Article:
This shark is quite abundant in waters around oceanic islands , found close inshore as well as occasionally reported offshore in waters over continental and insular shelves to depths of 591 feet (180 m ). It has a preference for clear tropical waters with strong currents over coral or rocky bottom habitats . Although it is considered a coastal species, the Galapagos shark has been reported to cross open waters between islands. Juveniles are limited to waters shallower than 82 feet (25 m), which act as nursery grounds and help avoid cannibalism by their own parents. This shark often swims just above the bottom substrate, forming loose aggregations. May be found at depths of 0 to 180 meters. Usually found at depths of 30 to 180 meters.
Typically found in water with a depth of 0 to -4,207 meters (0 to -13,802 feet).
Biome: Marine .
Carcharhinus galapagensis is most commonly found over rugged,
rocky terrain in clear water. There is a suggestion that this species
prefers areas with strong
. In Hawaii the majority
were found near points
characterised by having
currents that converge and move offshore at those points (Wetherbee
1996). Isolated rocky islets
serve as congregation
sites (Edwards and Lubbock 1982, Brum and Azevedo 1995), suggesting
that underwater pinnacles may also be suitable habitat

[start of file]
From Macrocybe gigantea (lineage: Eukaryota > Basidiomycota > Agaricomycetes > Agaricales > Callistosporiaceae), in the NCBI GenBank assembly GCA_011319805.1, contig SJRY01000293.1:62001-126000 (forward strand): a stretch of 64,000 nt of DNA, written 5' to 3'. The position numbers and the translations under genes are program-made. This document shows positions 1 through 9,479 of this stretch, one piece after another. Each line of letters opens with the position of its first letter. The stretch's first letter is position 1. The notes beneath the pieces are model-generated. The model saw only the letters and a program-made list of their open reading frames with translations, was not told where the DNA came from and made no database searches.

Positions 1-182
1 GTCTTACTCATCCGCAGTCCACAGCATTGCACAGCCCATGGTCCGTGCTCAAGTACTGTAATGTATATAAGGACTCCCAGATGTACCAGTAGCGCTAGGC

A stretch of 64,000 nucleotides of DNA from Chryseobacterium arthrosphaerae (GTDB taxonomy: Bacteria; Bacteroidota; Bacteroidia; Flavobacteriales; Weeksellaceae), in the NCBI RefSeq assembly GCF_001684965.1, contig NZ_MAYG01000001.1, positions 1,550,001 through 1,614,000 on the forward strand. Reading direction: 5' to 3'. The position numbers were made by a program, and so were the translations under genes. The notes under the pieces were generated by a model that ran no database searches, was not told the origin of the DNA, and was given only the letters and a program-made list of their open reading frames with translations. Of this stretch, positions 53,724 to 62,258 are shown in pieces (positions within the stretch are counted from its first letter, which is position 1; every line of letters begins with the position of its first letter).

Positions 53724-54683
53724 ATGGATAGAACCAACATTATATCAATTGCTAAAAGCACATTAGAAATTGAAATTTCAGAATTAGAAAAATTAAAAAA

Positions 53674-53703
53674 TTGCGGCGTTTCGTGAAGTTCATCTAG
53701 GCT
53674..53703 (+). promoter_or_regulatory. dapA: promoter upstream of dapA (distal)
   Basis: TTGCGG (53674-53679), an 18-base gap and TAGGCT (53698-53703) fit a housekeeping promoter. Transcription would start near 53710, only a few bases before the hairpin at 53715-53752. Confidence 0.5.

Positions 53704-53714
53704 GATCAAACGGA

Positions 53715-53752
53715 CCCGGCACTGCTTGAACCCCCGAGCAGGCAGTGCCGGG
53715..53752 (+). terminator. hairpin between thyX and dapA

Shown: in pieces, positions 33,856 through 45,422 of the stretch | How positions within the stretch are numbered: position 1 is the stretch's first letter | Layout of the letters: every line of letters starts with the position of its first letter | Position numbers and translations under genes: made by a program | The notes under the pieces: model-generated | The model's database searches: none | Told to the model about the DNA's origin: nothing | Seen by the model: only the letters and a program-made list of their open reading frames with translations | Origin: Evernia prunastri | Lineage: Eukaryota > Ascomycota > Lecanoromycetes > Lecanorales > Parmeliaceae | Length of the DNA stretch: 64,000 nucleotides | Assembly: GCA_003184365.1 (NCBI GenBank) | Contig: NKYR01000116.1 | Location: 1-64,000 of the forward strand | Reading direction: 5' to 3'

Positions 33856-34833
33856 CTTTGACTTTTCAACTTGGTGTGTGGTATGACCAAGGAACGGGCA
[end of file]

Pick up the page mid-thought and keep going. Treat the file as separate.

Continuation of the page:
, giving this
species a more extensive range
of sites than currently understood.
Occurs from surface waters to depths of over 280 m
, with some suggestion
on the basis of size. Vertical
appear to be site specific and vary considerably between geographical
. In some regions juveniles
are found in shallow
water (less than 1 m) whereas in others they prefer deeper water
(around 40 m) (Wetherbee et al. 1996). This species is reputed
to reach a maximum body size of about 350 cm total length (TL
suggest that 300 cm TL appears more likely. Females
at about 215 to 250 cm TL, males at about 205 to 250 cm TL
(Bass et al. 1973, Last and Stevens 1994, Wetherbee et
al. 1996). Estimated age at maturity is 6 to 8 years for males
and 6.5 to 9 years for females (De Crosta et al. 1984).
ranges from 4 to 16, with young born at 60 to 81 cm TL.
Reproductive life histories are not well known. Females probably
every two (or three) years with mating likely to occur in winter/spring.
The species has a limited intrinsic rebound potential (Smith et
Carcharhinus galapagensis feeds primarily on demersal prey with fishes and cephalopods important to all size classes. Ontogenetic dietary shifts occur, with sharks and rays taken by larger (>200 cm TL) individuals. Ascribed a relatively high trophic level of 4.2 (Cortés 1999). An aggressive shark considered potentially dangerous to humans..
List of Habitats:
- 9 Marine Neritic
- 9.1 Marine Neritic - Pelagic
- 10 Marine Oceanic
- 10.1 Marine Oceanic - Epipelagic (0-200m) [more info]